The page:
The Russian butler attending on Shastri at the time of his death was arrested for suspected poisoning but released later.

It was maintained that Shastri had died of cardiac arrest but his family insisted he was poisoned.

The PMO has stated that it has a document on Shastri's death but has refused to divulge the details.

09 July, 2009

Akal Takht bars gay marriages in gurdwaras

Times of India, 9th July, 2009

Even as Amrit and Jeeta - possibly the first gay couple in India to marry after the Delhi High Court read down section 377 that penalizes sex between homosexuals —spent a day in marital bliss, an uncomfortable and angry Sikh clergy issued directions to all gurdwara management committees of the world to not solemnize such unions ‘‘as it is against Gurmat and has no place in Sikhism.’’

The censure came after a meeting at the Akal Takht secretariat on Wednesday of Sikh high priests, among them the jathedar of Akal Takht, Giani Gurbachan Singh, jathedar of Takht Damdama Sahib, Giani Balwant Singh Nandgarh, and Jathedar of Takht Kesgarh Sahib, Giani Tarlochan Singh.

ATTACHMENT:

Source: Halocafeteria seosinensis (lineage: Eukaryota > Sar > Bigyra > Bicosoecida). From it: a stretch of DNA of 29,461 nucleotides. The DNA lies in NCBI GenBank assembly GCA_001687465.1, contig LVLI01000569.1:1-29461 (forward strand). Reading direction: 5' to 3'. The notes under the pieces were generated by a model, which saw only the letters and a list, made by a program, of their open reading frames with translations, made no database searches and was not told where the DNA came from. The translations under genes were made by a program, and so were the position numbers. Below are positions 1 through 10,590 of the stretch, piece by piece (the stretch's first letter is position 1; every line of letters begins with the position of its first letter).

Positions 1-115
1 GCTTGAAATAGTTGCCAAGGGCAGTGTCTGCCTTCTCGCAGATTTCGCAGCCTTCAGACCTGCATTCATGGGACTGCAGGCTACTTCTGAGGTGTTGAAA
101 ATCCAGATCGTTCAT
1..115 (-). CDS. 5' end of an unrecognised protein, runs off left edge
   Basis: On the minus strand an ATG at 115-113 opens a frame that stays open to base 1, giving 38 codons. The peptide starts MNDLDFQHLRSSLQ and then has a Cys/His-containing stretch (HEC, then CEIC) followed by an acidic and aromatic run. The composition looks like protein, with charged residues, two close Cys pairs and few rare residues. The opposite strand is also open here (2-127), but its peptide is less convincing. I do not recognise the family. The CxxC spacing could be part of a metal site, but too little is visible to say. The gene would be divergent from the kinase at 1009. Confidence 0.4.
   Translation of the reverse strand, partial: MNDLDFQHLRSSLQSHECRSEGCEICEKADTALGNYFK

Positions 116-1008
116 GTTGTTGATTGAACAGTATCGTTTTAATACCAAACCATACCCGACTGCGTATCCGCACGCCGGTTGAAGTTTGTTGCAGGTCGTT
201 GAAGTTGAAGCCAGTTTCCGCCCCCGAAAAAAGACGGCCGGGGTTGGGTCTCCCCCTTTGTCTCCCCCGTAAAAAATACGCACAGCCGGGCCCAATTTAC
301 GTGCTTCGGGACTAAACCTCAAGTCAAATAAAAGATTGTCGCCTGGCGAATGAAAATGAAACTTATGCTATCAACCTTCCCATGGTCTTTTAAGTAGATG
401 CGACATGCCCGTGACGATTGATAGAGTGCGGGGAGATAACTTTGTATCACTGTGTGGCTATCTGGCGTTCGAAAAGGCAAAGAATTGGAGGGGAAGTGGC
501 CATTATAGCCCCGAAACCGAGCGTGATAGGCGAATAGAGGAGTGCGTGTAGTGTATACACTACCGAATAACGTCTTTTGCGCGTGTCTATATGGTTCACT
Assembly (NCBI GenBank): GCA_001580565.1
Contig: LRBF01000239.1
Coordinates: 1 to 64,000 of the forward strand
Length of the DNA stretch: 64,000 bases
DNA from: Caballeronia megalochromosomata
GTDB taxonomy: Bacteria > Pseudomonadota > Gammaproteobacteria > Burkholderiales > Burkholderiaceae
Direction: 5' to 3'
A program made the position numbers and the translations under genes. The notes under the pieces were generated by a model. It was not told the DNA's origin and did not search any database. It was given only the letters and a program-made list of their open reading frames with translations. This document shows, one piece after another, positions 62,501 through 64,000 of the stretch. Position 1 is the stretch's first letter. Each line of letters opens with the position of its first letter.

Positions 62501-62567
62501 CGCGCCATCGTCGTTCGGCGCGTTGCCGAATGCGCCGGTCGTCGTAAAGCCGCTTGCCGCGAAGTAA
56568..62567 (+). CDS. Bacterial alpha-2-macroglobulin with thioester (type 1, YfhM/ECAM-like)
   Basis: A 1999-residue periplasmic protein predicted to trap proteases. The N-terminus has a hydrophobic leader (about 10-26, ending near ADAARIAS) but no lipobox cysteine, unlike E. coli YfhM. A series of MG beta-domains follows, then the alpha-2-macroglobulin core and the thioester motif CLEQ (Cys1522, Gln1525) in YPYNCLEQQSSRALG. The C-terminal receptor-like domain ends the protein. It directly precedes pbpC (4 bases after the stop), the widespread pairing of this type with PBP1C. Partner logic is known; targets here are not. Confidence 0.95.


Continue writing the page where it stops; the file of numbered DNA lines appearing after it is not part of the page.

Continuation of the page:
“Gay marriages are not acceptable in Sikhism and have no place in Gurmat,” said Gurbachan Singh, adding that the five Sikh high priests have issued strict directions to all gurdwaras across the globe to abide by the diktat.

‘‘The heads of other religions and faiths also have a similar opinion on gay relations,’’ he said, finding brotherhood in the group of enraged Hindu, Christian and Muslim leaders who have condemned the court’s rethink on the anti-gay section of IPC.

Harnam Singh Khalsa, head of Damdami Taksal, too, echoed the anti-homosexual chorus, protesting India’s inclusion in the list of 150 countries, including South Africa, China, Nepal, Australia, Canada and Argentina, where homosexuality is legal. ‘‘Gay marriages,’’ he said, ‘‘are not acceptable and we strongly oppose it. We may even begin an agitation against such relations.’’

Going a step further, Sikh seminary Damdami Taksal has asked the Shiromani Gurdwara Parbandhak Committee (SGPC) and the state government to take legal steps that would prevent gay marriages in the state ‘‘which would only lead to moral degradation in society.’’

01 July, 2009

After Deoband, other Muslim leaders condemn homosexuality